You often hear about certain ‘rules of thumb’ for a wide variety of subject matters, especially those that deal with personal finances and/or living situations. For example, many of us have heard the 2:1 ratio when deciding on a safe price for the purchase of a car or home. If you’re not aware of this formula, it’s simple; if you make $100,000, then you should be able to afford a $200,000 home. In turn, if you make $50,000, you should be able to finance a car loan for $25,000.
When it comes to auto insurance, you may have heard about the 25/50/25 rule when discussing coverage options with your agent. Let’s take a closer look at what these numbers mean both as a whole and separately.
As a whole, it’s an abbreviated way to express liability amounts in car insurance. If you plan on purchasing auto insurance in the near future, which we all tend to have to do at one point or another, it’s important to understand how to read liability coverage amounts. It’s also important to know that these are the minimum amounts of coverage allowed by the state. If for some reason you do not have these minimum amounts of coverage, you run the risk of receiving a citation, fine or even having your vehicle impounded. Those who are found multiple times to have below-minimum coverage amounts can even have their license suspended.
As separate parts, the first number (25) is the limit that your carrier will pay for bodily injury to one person per accident. This means that if you hurt somebody with your vehicle, your insurance will pay that person $25,000 for their medical bills.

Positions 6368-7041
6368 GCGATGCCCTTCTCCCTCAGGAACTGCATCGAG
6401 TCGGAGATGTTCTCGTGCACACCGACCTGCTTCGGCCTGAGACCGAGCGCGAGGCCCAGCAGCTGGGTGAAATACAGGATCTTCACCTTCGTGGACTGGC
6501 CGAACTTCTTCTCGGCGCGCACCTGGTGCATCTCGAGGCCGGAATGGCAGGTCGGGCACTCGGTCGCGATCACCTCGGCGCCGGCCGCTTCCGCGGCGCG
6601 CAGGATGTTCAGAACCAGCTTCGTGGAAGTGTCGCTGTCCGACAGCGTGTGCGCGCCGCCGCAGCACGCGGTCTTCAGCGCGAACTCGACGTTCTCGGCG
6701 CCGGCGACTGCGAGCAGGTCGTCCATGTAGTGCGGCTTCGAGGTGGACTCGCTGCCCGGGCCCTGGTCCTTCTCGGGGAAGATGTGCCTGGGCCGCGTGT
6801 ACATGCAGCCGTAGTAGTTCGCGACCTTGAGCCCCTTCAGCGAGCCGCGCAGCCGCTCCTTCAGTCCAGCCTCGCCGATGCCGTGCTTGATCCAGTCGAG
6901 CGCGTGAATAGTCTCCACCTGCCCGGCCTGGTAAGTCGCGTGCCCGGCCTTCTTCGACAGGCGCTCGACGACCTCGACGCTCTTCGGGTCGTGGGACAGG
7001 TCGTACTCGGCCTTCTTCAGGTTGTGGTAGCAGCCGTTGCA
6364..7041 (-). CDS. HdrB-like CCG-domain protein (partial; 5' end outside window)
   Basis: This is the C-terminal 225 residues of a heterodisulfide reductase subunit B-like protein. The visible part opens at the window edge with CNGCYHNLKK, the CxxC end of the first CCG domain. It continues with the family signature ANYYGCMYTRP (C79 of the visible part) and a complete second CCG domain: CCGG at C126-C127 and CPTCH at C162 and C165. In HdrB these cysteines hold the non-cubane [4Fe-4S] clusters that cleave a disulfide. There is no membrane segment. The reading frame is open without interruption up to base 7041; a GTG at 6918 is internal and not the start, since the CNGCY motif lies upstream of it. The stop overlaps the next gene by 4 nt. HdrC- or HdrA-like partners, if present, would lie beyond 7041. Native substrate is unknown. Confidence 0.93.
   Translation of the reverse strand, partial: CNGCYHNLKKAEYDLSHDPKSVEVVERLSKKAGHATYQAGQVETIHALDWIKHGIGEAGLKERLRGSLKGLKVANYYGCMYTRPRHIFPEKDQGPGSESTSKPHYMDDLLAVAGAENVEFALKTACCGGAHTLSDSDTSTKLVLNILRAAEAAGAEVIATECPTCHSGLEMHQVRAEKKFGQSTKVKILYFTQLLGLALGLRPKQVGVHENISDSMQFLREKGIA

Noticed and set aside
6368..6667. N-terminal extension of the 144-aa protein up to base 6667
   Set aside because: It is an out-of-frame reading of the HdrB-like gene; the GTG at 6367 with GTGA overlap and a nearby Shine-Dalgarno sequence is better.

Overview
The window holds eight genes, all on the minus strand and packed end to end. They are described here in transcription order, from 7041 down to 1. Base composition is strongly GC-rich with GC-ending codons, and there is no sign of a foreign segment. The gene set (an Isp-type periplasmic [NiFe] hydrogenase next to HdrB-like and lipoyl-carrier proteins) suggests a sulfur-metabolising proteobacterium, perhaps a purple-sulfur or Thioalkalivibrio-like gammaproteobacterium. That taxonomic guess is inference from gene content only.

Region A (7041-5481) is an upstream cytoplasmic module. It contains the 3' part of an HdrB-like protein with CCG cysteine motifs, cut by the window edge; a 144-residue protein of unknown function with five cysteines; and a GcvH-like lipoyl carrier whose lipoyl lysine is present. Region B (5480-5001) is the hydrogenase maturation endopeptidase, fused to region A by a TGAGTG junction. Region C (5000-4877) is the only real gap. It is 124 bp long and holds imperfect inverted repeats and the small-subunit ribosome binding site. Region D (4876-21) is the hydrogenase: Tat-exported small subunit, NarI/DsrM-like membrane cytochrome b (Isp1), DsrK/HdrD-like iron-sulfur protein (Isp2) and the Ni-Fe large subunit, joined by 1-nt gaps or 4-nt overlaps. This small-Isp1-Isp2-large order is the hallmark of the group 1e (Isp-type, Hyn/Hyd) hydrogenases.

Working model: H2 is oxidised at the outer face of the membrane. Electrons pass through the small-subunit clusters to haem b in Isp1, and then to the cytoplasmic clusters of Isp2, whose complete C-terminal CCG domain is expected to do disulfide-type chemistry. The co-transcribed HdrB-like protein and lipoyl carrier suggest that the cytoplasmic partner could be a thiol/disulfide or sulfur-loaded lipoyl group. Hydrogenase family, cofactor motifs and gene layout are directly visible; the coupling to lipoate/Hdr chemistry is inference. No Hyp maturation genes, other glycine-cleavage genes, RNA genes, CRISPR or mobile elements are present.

The second number (50) is the limit that your carrier will pay for all people injured in an accident. This number can be a little tricky to understand— let’s say you run a red light and smash into a sedan full of people. If you injure only two people, they both will receive $25,000 (with 25/50/25 limits). However, if you injure three people, they must split the maximum limit of $50,000 (meaning each person will receive $16,666.66).
The third number denotes the limit of liability on property. This means that if you damage somebody’s property, your carrier will pay up to $25,000. As you can see, these limits are very low and in many cases, these amounts are not enough to cover the cost of an accident. This would make you liable for the difference in cost, and is why we highly recommend limits in excess of 100/300/100. Oftentimes, we will additionally recommend a personal umbrella policy that will protect you in case you are sued.
If you are concerned about your coverage options, visit our website or give us a call today at 860-684-5270. Our licensed insurance agents will gladly walk you through your coverage options and ensure that you have the right coverage for your individual needs. That’s our promise to you.